Pro-Kremlin youth group to launch internet primaries
As of February 11, any young person who shares United Russia’s ideology may propose themselves for candidacy via a specially-created website.
Once registered, each activist will have to go through a series of required procedures, such as organizing a rally with at least 500 participants, presenting supporters’ signatures and recording a video address for the project’s website.
Voting in the social networking services will become yet another criterion for the selection of candidates, Artyom Turov, the groups’ public council chairman, told Izvestia daily. Besides that, contenders will have to take part in political debates in the regions where municipal elections will be held.
Finally, the Young Guard’s coordination council will name winners who will later be proposed as candidates for United Russia’s preliminary elections – a first step to becoming a parliamentary deputy.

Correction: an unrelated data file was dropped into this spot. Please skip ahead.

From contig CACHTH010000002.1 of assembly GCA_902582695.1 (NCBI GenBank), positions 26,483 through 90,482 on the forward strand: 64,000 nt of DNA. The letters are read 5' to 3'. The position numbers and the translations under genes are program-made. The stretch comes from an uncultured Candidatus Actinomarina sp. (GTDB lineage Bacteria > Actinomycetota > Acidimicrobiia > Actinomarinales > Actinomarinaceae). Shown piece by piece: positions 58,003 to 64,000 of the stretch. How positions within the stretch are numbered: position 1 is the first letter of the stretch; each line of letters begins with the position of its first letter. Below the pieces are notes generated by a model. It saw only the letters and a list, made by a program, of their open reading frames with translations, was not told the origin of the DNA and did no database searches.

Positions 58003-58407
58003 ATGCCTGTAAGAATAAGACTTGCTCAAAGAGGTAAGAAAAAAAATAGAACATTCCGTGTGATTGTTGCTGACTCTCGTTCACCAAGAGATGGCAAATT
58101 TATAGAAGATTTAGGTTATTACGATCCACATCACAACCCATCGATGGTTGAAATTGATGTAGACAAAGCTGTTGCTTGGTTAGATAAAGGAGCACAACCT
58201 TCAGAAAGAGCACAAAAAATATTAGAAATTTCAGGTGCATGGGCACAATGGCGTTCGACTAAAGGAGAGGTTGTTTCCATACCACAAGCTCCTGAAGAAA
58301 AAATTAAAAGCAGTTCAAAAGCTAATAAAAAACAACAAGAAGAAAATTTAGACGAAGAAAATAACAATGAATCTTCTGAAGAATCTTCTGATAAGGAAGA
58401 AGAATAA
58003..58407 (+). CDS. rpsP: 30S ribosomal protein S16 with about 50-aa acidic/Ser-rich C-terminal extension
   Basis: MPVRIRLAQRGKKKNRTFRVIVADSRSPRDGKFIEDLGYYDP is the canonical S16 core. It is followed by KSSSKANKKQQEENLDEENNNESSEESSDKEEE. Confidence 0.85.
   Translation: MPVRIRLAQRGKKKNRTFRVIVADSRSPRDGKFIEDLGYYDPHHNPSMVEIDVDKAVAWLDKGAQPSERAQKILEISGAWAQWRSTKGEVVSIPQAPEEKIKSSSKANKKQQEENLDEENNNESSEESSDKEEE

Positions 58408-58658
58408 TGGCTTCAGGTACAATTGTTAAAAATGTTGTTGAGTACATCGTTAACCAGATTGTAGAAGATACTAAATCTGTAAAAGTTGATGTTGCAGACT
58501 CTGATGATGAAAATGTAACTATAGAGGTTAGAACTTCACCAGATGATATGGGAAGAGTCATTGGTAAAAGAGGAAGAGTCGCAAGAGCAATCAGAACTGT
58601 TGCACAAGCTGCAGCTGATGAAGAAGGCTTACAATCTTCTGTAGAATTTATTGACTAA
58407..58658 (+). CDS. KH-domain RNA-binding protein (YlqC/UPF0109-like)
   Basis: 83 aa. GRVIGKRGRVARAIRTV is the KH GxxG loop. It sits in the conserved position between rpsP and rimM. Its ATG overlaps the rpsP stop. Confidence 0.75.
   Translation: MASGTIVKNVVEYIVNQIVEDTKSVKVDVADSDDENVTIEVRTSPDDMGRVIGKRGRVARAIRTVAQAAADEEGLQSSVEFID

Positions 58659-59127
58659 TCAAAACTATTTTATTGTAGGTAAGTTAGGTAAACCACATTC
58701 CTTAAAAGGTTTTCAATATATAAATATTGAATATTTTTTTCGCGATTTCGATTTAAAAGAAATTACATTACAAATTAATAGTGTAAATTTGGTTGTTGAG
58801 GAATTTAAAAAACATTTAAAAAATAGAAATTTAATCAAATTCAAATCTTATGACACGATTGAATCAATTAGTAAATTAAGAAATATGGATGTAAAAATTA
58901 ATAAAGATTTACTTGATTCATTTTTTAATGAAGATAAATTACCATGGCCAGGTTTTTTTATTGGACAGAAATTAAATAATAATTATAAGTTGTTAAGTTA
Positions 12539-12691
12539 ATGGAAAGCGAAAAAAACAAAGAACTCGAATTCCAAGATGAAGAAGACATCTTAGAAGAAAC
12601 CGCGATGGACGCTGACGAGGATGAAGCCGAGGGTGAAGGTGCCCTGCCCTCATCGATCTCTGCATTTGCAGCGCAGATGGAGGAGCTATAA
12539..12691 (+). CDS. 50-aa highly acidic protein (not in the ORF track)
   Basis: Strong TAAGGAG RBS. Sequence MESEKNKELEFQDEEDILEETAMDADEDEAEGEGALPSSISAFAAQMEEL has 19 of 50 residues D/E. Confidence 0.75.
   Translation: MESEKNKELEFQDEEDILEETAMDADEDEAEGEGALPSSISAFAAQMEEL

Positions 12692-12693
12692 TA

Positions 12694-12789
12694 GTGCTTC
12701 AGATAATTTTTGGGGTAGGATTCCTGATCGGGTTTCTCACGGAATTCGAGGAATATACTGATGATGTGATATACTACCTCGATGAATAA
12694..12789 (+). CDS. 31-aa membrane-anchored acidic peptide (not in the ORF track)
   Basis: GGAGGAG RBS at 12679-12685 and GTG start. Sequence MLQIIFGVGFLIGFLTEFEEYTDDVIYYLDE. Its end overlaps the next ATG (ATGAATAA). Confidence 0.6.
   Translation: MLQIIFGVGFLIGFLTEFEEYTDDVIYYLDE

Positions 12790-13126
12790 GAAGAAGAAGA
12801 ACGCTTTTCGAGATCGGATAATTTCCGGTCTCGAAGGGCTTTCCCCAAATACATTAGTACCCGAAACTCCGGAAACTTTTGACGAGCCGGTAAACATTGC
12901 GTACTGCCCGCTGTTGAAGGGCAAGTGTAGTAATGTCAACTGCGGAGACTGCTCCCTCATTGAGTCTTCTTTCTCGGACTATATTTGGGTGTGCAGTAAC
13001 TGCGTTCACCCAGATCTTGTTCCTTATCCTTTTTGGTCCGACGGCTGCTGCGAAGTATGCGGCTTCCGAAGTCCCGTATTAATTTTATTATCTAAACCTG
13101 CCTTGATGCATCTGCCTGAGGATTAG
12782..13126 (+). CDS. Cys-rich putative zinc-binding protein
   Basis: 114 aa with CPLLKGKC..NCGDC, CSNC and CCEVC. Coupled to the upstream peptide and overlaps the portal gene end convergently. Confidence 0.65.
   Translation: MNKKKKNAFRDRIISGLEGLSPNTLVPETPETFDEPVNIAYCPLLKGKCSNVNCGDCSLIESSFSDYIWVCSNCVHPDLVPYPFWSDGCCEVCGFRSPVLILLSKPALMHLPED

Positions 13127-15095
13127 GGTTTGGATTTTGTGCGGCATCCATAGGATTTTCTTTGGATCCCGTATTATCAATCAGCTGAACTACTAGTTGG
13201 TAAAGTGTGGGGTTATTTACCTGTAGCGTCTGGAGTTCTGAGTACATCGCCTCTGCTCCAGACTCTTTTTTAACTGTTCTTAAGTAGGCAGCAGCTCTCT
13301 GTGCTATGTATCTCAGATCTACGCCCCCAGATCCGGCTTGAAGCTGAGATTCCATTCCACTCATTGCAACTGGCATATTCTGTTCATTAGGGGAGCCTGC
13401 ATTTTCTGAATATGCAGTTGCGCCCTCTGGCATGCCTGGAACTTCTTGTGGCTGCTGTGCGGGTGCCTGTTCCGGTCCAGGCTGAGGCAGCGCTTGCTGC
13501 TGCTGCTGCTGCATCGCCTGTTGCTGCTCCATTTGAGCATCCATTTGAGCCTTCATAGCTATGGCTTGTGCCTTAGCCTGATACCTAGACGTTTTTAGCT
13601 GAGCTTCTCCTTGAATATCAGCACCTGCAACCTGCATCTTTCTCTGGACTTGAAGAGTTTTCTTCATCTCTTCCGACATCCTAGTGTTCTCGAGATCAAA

The Young Guard already has experience in holding primaries. Ahead of 2007 elections, United Russia’s leadership vowed to grant its young activists 20 per cent of places on party lists. In the end though the promised quota was not kept, and on the eve of 2011 elections it was canceled, reminds Izvestia newspaper.
“The abolition of the 20 per cent quota should not scare young and strong leaders. They have good chances for success as they are needed both by the party and the society,” Sergey Zheleznyak, a senior United Russia’s member empathized. He added that a rather large number of young politicians had managed to make it to regional legislatures during the previous polls.
Meanwhile, political opponents are skeptical about the ruling party’s initiative. Oksana Dmitriyeva from the Fair Russia party believes politicians should prove their skills by their work.
“In a normal party,” she said, young people start their political careers from jobs at municipalities.